• Specialist HIV and young carers training sessions for all teachers, education professionals, social care and health professionals.
  • Lessons in schools about HIV and the impact on family members and young carers.
  • Raise awareness of young carers affected by HIV all the time not just on World Aids Day

Chantelle will be following up the pledges and working with the team to look at how they can take this work forward. In the meantime, if you work with or know young carers affected by HIV, please take a look at their new toolkit.

By Chantelle Lindo, Development Worker at our Include programme

Read more and take action

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Doctors are ‘missing HIV signs’

Many doctors are missing the signs that patients could be infected with HIV, researchers said after they found that one in four people with the disease could have been diagnosed at an earlier stage.

The British HIV Association (BHIVA), the body that represents HIV care professionals, said that patients with HIV are being denied longer life expectancies because they are being diagnosed too late.

A quarter of patients missed an opportunity for their HIV infection to be detected earlier because they were not offered a HIV test, according to BHIVA’s audit of HIV testing and diagnosis in the UK.

Researchers said late diagnosis of the condition is a growing problem.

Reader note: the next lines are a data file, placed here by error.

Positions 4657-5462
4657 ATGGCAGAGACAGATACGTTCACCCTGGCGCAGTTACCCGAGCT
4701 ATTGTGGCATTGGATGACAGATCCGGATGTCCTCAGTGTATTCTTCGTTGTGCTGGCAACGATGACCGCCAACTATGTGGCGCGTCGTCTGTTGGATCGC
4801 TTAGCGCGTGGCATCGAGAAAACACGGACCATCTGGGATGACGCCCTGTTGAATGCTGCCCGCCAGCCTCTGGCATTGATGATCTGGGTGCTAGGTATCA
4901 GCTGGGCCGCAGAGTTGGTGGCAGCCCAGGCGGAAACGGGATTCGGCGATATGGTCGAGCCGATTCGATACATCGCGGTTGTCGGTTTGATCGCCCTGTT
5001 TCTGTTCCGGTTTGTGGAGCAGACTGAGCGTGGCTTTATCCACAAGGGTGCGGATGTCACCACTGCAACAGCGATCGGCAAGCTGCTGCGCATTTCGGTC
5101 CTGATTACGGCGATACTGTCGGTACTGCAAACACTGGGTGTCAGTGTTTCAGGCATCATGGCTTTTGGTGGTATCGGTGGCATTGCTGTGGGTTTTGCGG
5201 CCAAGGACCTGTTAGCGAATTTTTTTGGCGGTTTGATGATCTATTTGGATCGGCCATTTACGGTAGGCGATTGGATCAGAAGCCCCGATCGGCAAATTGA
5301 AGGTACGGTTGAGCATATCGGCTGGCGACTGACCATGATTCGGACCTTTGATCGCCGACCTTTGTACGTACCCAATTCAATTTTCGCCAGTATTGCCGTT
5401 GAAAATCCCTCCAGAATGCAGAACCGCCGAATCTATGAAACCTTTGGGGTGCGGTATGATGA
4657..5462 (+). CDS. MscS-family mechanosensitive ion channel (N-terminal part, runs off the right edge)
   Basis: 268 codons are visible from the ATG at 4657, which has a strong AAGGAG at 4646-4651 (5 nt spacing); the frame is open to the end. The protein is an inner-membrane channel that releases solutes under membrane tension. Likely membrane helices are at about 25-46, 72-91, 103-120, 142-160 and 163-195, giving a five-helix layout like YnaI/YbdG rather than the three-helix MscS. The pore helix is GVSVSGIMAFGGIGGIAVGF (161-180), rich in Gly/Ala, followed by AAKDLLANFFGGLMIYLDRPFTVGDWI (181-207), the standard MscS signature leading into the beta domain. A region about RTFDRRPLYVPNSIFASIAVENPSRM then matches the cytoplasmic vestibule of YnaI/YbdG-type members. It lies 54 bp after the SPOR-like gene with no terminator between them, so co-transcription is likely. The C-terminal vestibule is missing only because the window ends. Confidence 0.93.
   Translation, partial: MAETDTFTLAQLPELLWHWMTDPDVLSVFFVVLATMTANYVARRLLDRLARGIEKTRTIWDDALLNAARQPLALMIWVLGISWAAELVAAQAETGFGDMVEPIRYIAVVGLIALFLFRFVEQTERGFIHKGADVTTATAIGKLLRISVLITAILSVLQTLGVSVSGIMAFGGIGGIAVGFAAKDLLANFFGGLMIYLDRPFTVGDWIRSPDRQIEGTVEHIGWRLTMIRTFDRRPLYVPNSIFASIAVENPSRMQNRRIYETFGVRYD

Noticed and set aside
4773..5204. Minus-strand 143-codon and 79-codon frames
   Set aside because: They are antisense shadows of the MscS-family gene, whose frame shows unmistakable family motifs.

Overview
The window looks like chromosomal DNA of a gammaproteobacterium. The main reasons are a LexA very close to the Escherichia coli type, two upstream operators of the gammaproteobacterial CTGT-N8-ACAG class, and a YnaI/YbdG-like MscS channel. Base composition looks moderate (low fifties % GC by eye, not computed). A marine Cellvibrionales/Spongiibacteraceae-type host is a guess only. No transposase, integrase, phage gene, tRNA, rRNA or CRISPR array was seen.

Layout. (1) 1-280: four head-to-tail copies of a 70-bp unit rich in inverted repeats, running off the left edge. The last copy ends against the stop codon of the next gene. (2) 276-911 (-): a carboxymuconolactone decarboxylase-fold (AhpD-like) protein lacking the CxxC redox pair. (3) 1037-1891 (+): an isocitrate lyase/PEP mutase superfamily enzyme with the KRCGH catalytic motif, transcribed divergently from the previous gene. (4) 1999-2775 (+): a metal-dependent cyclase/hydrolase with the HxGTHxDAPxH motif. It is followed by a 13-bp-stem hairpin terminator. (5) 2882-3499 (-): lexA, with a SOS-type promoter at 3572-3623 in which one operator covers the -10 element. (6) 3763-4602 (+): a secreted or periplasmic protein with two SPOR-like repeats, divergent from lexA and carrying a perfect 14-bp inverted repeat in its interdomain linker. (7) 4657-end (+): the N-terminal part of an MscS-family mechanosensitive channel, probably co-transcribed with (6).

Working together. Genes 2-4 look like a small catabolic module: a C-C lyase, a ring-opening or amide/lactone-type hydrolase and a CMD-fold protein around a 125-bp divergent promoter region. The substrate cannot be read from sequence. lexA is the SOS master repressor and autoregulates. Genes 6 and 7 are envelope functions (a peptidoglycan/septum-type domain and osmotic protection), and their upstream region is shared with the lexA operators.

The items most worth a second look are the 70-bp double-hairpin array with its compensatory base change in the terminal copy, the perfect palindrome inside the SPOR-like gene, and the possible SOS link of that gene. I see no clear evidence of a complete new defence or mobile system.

People who are diagnosed with more advanced HIV have a tenfold increased risk of death in the first year compared to those diagnosed with earlier stages of infection, they said.

The author of the report, Dr Ed Ong said: “Our data shows one in four people living with HIV could have had their condition diagnosed earlier.

“This is a serious wake-up call, and shows we need a pro-active and widespread testing programme which is tailored to those people who are most at risk.”

BHIVA chair Professor Jane Anderson added: “Late diagnosis is the single biggest cause of death from HIV in the UK. It increases the risk of HIV related ill-health, of HIV being acquired by others, and significantly increases the costs of treatment.

“HIV is treatable, and if diagnosed in time, people with HIV can expect to have long and healthy lives. Sadly, opportunities for longer life expectancy for people with HIV are being thrown away by late diagnosis.”

The research, which examined the records of more than 1,000 patients at HIV treatment centres in the UK, was published today in the Clinical Medicine Journal.

Original Article via the Telegraph

HAVE YOU EVER HAD A HIV TEST?

If you’re interested in having a HIV test, we offer a completely free and confidential rapid HIV test and you’ll get the results within 60 seconds from a simple finger prick test. We use the Insti HIV test produced by BioLytical laboratories. The test is 99.96% accurate from 90 days post contact for detecting HIV 1 and 2 antibodies. We also have a mobile testing van which is often out in communities providing mobile rapidHIV tests. Appointments are not always necessary, if you would like a test, please contact us on 0116 2559995

STAY UPDATED
Follow LASS on Twitter
or subscribe via email